We describe a method to jointly pre-train speech and text in an encoder-decoder modeling framework for speech translation and recognition. The proposed method incorporates four self-supervised and supervised subtasks for cross modality learning. A self-supervised speech subtask leverages unlabelled speech data, and a (self-)supervised text to text subtask makes use of abundant text training data. Two auxiliary supervised speech tasks are included to unify speech and text modeling space. Our contribution lies in integrating linguistic information from the text corpus into the speech pre-training. Detailed analysis reveals learning interference among subtasks. Two pre-training configurations for speech translation and recognition, respectively, are presented to alleviate subtask interference. Our experiments show the proposed method can effectively fuse speech and text information into one model. It achieves between 1.7 and 2.3 BLEU improvement above the state of the art on the MuST-C speech translation dataset and comparable WERs to wav2vec 2.0 on the Librispeech speech recognition task.
We present an attention-based sequence-to-sequence neural network which can directly translate speech from one language into speech in another language, without relying on an intermediate text representation. The network is trained end-to-end, learning to map speech spectrograms into target spectrograms in another language, corresponding to the translated content (in a different canonical voice). We further demonstrate the ability to synthesize translated speech using the voice of the source speaker. We conduct experiments on two Spanish-to-English speech translation datasets, and find that the proposed model slightly underperforms a baseline cascade of a direct speech-to-text translation model and a text-to-speech synthesis model, demonstrating the feasibility of the approach on this very challenging task.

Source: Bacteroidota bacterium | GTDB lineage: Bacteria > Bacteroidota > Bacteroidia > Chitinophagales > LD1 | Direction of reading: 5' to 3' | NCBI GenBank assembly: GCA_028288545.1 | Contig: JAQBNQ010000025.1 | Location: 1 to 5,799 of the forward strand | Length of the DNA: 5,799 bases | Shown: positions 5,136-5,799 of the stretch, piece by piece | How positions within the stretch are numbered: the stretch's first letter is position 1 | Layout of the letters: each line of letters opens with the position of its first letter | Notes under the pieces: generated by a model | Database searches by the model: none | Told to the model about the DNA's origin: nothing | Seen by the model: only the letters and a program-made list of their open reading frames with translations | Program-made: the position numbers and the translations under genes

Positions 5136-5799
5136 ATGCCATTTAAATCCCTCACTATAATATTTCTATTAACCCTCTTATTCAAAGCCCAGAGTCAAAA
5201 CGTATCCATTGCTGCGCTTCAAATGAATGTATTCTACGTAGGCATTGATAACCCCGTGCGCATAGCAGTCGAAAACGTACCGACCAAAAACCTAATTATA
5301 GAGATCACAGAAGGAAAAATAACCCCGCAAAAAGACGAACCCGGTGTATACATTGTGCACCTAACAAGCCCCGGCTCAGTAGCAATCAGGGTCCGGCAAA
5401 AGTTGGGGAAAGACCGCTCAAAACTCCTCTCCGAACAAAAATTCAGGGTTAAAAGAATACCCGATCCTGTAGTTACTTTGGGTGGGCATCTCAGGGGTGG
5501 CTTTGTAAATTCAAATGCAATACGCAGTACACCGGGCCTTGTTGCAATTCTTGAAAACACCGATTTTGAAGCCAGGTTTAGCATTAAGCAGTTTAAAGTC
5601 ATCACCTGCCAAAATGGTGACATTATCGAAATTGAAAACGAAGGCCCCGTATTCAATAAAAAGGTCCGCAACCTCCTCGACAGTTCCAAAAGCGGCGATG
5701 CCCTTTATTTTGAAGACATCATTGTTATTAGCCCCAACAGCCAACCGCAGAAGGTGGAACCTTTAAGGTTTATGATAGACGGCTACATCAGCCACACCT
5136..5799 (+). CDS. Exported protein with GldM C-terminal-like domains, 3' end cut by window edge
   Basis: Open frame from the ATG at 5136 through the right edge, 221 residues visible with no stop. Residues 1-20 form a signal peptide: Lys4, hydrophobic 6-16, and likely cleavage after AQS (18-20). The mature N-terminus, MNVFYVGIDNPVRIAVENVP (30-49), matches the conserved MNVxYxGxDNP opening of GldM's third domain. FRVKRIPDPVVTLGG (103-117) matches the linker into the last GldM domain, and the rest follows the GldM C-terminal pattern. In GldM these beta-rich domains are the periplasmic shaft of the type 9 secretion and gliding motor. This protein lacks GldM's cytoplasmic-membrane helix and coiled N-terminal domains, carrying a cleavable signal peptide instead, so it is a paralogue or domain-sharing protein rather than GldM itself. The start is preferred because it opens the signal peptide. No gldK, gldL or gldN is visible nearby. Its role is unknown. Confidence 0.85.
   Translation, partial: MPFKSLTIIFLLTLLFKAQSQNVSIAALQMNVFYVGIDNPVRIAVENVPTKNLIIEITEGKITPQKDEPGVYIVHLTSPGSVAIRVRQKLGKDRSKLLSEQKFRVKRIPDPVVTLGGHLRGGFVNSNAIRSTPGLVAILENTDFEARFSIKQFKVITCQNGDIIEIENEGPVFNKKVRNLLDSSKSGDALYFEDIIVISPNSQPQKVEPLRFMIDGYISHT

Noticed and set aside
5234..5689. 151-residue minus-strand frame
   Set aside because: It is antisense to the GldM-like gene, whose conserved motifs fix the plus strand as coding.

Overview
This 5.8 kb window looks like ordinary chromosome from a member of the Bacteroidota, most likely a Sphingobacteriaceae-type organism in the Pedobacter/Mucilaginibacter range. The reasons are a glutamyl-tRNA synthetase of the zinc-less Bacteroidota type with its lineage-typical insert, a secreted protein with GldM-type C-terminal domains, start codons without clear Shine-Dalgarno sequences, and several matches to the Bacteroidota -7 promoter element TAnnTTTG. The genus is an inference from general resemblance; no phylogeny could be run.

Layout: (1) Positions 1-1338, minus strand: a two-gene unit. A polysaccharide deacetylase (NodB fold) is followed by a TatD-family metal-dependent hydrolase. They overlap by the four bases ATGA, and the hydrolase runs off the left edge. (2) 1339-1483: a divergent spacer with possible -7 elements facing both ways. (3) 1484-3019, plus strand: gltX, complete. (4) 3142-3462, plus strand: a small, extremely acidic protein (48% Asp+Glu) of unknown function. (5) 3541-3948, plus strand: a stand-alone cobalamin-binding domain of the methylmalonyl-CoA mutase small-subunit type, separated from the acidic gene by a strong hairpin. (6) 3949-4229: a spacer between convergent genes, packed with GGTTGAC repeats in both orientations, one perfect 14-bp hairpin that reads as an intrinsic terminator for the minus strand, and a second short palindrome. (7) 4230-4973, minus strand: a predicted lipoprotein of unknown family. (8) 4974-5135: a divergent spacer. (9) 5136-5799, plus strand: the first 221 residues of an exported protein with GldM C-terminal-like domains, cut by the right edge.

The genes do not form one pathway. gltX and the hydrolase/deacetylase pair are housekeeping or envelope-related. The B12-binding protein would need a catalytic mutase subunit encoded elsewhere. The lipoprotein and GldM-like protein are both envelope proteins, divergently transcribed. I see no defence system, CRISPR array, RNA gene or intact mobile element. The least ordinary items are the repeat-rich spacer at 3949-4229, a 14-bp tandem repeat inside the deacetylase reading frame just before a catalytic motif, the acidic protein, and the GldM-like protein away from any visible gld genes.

In this paper, we explore a method for training speech-to-speech translation tasks without any transcription or linguistic supervision. Our proposed method consists of two steps: First, we train and generate discrete representation with unsupervised term discovery with a discrete quantized autoencoder. Second, we train a sequence-to-sequence model that directly maps the source language speech to the target language's discrete representation. Our proposed method can directly generate target speech without any auxiliary or pre-training steps with a source or target transcription. To the best of our knowledge, this is the first work that performed pure speech-to-speech translation between untranscribed unknown languages.
Most neural text-to-speech (TTS) models require paired data from the desired speaker for high-quality speech synthesis, which limits the usage of large amounts of untranscribed data for training. In this work, we present Guided-TTS, a high-quality TTS model that learns to generate speech from untranscribed speech data. Guided-TTS combines an unconditional diffusion probabilistic model with a separately trained phoneme classifier for text-to-speech. By modeling the unconditional distribution for speech, our model can utilize the untranscribed data for training. For text-to-speech synthesis, we guide the generative process of the unconditional DDPM via phoneme classification to produce mel-spectrograms from the conditional distribution given transcript. We show that Guided-TTS achieves comparable performance with the existing methods without any transcript for LJSpeech. Our results further show that a single speaker-dependent phoneme classifier trained on multispeaker large-scale data can guide unconditional DDPMs for various speakers to perform TTS.